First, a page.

This is puzzling because, in all other respects, this highest of high-end pancake houses, nestling among the haute-couture flagships of Tokyo’s Ginza district and fitted out in bracingly minimalist decor, is perfection. The plates and cups are the definition of Japanese ceramic elegance. The spindly handled spoons and forks have been created by one of the country’s most famous designers to fit the pinnacle of pancake Epicureanism. When it comes to the edible stars of the show — made using a complex technique — they too, in the view of the pancake cognoscenti, are flawless.
But what about that wobble? “It’s deliberate,” says Yukari Mori, nudging the table a little to demonstrate that even this imperfection is perfection. “They were designed this way to show off what makes these pancakes so good.”
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The Anglican Church of Burundi has been training farmers to improve rice yields as part of efforts to combat food insecurity in the country. The two-year project has been run in partnership with Episcopal Relief & Development, the overseas development agency of the US-based Episcopal Church. Growing rice has been the main activity for people living along side Lake Tanganyika for many years; but the lack of improved techniques and seeds has caused low production and farmers could not expect to gain much from it.
Through the project, farmers have been trained and equipped with agricultural techniques and materials to improve rice production. “Already the farmers are seeing changes in agricultural production and consequently in their daily lives,” the province said in its newsletter.
“Our situation has improved since we no longer cultivate the rice just for consumption,” farmer Esperance Ndayishimiye, said. “I’m now able to meet easily my family’s needs. I pay school fees for my children. I have bought lands and built houses.” she said.
The Church of England’s General Synod has called upon the Government to tackle food poverty and take steps to minimise waste throughout the supply chain.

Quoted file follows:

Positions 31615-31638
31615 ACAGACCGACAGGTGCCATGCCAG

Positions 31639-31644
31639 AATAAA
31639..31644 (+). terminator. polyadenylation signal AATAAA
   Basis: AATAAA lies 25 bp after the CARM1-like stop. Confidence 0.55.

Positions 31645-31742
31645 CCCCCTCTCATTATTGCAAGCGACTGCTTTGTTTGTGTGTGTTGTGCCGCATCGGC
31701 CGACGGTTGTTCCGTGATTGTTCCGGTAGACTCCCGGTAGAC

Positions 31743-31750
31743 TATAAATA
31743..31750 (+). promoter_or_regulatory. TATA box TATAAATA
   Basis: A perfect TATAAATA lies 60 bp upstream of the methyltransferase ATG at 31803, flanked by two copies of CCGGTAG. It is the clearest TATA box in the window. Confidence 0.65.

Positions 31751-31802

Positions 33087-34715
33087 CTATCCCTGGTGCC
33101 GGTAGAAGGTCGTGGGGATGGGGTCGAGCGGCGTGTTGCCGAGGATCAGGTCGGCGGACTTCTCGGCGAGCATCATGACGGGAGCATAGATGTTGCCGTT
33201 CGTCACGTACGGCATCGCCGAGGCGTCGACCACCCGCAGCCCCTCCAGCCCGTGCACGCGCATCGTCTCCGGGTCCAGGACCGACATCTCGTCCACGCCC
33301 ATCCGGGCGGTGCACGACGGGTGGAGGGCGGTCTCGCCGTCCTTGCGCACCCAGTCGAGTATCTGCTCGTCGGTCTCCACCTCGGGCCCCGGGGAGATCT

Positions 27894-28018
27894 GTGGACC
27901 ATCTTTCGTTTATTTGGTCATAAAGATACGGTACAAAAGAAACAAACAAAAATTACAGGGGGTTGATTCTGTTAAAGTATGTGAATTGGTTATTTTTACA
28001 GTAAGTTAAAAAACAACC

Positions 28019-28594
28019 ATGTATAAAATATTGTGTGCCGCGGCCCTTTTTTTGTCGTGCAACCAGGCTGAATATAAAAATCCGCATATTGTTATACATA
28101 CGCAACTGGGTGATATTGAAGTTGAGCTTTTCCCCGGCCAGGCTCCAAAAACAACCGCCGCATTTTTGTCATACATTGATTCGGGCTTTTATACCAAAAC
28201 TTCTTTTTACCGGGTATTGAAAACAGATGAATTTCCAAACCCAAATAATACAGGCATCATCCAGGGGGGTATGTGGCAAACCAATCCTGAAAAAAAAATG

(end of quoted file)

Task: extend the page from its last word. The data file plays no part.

Members backed a motion brought by the Diocese of St Edmundsbury and Ipswich outlining ways retailers and Church of England members can attempt to tackle food poverty in Britain.
The motion calls for the Government to consider steps to reduce waste in the food supply chain. It also urges parishes to help lobby retailers on food waste.
Speaking on behalf of the Church of England, which is a member of the UK End Hunger UK campaign, the Bishop of Gloucester, the Rt Rev Rachel Treweek, said: “That nearly a quarter of parents are saying they cannot reliably afford to feed their families shows that it is time to take a serious look at what
we are doing about the growing problem of household food insecurity in the UK.
“I am amazed by the generosity of the volunteers who run food banks in churches all over the country, helping those in the most acute need, but it is now clear that we need to do much more to reduce the need for food banks in the first place, starting with a commitment from Government to measure the scale of the underlying problem.”
A Norwich church is thought to have become the first in England to own a pub after the vicar decided it was the best way to spread the Word.
St Thomas’s Church in Norwich bought the pub next door for £500,000 after the Reverend Ian Dyble remembered seeing a vicar behind a bar many years earlier.
“It was in the Lake District on holiday, in my pre-vicar days. I remember thinking what a good idea it was to engage in the community in that way, because as we all know, people’s interest in church is waning. It’s a way for us to reach out into the community,” he said.
“When your income is not that great, and prices are going up, how are people supposed to survive?”